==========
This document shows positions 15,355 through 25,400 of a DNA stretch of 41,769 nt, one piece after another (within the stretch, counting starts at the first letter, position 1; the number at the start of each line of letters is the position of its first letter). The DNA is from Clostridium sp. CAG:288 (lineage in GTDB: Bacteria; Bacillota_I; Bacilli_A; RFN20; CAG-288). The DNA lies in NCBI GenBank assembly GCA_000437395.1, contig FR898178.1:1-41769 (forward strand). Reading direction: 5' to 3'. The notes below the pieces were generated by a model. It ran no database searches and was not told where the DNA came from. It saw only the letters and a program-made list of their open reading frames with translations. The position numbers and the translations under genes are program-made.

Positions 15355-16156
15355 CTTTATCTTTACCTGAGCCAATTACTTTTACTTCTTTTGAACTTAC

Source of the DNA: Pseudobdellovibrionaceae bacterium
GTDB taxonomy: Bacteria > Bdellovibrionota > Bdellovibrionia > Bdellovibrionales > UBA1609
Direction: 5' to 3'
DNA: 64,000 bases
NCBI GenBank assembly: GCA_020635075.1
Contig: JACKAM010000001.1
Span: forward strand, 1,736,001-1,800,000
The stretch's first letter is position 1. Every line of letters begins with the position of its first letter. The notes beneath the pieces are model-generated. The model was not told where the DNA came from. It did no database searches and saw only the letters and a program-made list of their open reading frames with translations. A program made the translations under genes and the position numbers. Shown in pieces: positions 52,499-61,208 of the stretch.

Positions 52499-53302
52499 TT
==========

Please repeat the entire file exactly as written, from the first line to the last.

This document shows positions 15,355 through 25,400 of a DNA stretch of 41,769 nt, one piece after another (within the stretch, counting starts at the first letter, position 1; the number at the start of each line of letters is the position of its first letter). The DNA is from Clostridium sp. CAG:288 (lineage in GTDB: Bacteria; Bacillota_I; Bacilli_A; RFN20; CAG-288). The DNA lies in NCBI GenBank assembly GCA_000437395.1, contig FR898178.1:1-41769 (forward strand). Reading direction: 5' to 3'. The notes below the pieces were generated by a model. It ran no database searches and was not told where the DNA came from. It saw only the letters and a program-made list of their open reading frames with translations. The position numbers and the translations under genes are program-made.

Positions 15355-16156
15355 CTTTATCTTTACCTGAGCCAATTACTTTTACTTCTTTTGAACTTAC

Source of the DNA: Pseudobdellovibrionaceae bacterium
GTDB taxonomy: Bacteria > Bdellovibrionota > Bdellovibrionia > Bdellovibrionales > UBA1609
Direction: 5' to 3'
DNA: 64,000 bases
NCBI GenBank assembly: GCA_020635075.1
Contig: JACKAM010000001.1
Span: forward strand, 1,736,001-1,800,000
The stretch's first letter is position 1. Every line of letters begins with the position of its first letter. The notes beneath the pieces are model-generated. The model was not told where the DNA came from. It did no database searches and saw only the letters and a program-made list of their open reading frames with translations. A program made the translations under genes and the position numbers. Shown in pieces: positions 52,499-61,208 of the stretch.

Positions 52499-53302
52499 TT